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Discussion Starter · #1 ·
I occasionally get an oil light when the engine is cold and the RPM has exceeded about 3k.
I want to check the pressure with a gauge.
Does anyone know the thread size of the sender?
Kawasaki made an adapter (57001-1033) for their oil pressure gauge (57001-164) but I can't find the thread size for those either.

Does anyone know what PSI the switch is supposed to switch at?

The manual specifies 43-51 PSI at 4000 RPM with 90 C degree oil.

I haven't experienced any symptoms of low oil pressure. It only happens when cold and I accidentally get the RPM too high. Coming back to idle, sometimes it goes off after a second, sometimes it takes a crack of the throttle for it to go away. I never see the light once it warms up.
 

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I remember running into British pipe threads, BPT, when I changed the oil switch, but don't remember exactly which part.

I believe the switch is 5-7 psi.

If the oil is still cold, it's probably experiencing the air entrainment phenomenon that this engine has. It goes away after warmup.
 

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Discussion Starter · #3 ·
Thanks!

If the oil is still cold, it's probably experiencing the air entrainment phenomenon that this engine has. It goes away after warmup.
Is this something I need to be worried about? I try to be SUPER gentle while it's still cold to avoid the issue.
The manual shows the pressure switch reads right at the base of a T intersection as it heads up to lubricate the valvetrain.
I don't want to cause excess wear.
 

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Thanks!



Is this something I need to be worried about? I try to be SUPER gentle while it's still cold to avoid the issue.
The manual shows the pressure switch reads right at the base of a T intersection as it heads up to lubricate the valvetrain.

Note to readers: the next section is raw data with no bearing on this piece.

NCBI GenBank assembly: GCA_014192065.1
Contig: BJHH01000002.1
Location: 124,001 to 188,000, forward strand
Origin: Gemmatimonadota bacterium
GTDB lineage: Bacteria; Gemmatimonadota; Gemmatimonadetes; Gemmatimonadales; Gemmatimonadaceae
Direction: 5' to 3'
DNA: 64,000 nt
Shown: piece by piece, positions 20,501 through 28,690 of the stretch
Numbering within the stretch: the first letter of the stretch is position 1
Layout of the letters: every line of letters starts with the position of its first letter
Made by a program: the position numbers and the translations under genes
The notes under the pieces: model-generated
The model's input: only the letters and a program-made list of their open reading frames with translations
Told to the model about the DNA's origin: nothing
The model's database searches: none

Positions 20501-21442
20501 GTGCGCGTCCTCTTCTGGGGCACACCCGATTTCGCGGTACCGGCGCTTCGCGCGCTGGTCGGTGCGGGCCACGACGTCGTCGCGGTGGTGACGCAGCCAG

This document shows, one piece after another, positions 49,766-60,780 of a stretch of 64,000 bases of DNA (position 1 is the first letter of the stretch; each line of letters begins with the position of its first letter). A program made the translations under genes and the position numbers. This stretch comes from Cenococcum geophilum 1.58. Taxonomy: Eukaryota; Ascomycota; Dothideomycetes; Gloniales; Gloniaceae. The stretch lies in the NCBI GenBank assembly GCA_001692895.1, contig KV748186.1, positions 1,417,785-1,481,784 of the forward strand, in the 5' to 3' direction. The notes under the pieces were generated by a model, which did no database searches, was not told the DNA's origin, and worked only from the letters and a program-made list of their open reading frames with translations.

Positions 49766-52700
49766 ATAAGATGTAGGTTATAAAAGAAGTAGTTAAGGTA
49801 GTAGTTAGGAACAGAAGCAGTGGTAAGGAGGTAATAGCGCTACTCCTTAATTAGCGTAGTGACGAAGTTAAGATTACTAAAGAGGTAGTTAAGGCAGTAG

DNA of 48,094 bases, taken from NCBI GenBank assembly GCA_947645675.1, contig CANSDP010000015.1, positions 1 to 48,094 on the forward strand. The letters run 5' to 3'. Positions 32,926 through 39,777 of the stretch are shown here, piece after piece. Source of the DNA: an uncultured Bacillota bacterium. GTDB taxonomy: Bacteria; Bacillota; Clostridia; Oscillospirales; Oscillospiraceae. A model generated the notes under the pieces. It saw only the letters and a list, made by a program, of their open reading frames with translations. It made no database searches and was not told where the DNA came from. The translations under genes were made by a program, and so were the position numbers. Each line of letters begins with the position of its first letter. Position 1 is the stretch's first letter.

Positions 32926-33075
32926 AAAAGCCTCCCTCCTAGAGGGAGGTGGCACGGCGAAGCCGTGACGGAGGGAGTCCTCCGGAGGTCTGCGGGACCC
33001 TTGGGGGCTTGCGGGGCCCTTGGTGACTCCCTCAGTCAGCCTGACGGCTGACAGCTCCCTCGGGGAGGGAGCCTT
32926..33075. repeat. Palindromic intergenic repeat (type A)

I don't want to cause excess wear.
Probably not, mine did the same thing. I didn't think about the air entrainment until I was reading your post. The blinking oil light was discussed quite bit a few years ago. Honestly, I don't think there was anything wrong with the old switch.

I just tried to always get it warmed up before taking off, not full temp but just getting the gauge moving.
 

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Discussion Starter · #5 ·
Probably not, mine did the same thing. I didn't think about the air entrainment until I was reading your post. The blinking oil light was discussed quite bit a few years ago. Honestly, I don't think there was anything wrong with the old switch.

I just tried to always get it warmed up before taking off, not full temp but just getting the gauge moving.
Ok. So there really isn't anything I can do maintenance wise to prevent this? Just more careful riding and more warmup time?

For noise reasons, I don't like to let my bike sit running in my driveway. My driveway is such that, my house and garage and my neighbor's house and garage form an acoustic funnel. It reverberates off all the buildings making a debaffled bike that much louder. But I don't want to cause engine damage.
I've never had it happen once the needle comes off the coldest stop.
I still am gentle until it's plenty warm.

Here's the oil path after the pressure switch, from page 6-3 in the service manual.
It looks like it dumps oil on top of the cams and it basically gravity feeds down onto everything.
"17" is called an "Oil Reserve". That implies it really only needs flow and not pressure to lubricate the top end.
Even a momentary lack of oil might not be noticeable if the "reserve" was previously filled.

As I'm looking at this diagram, now I wonder if I assembled something wrong in the heads and starved the front top-end of oil.
That would be enough to seize a valve and snap it off into the cylinder after about 10 miles....
I wish I had looked for that when I took it apart post accident. There probably would have been signs of scoring on the cams.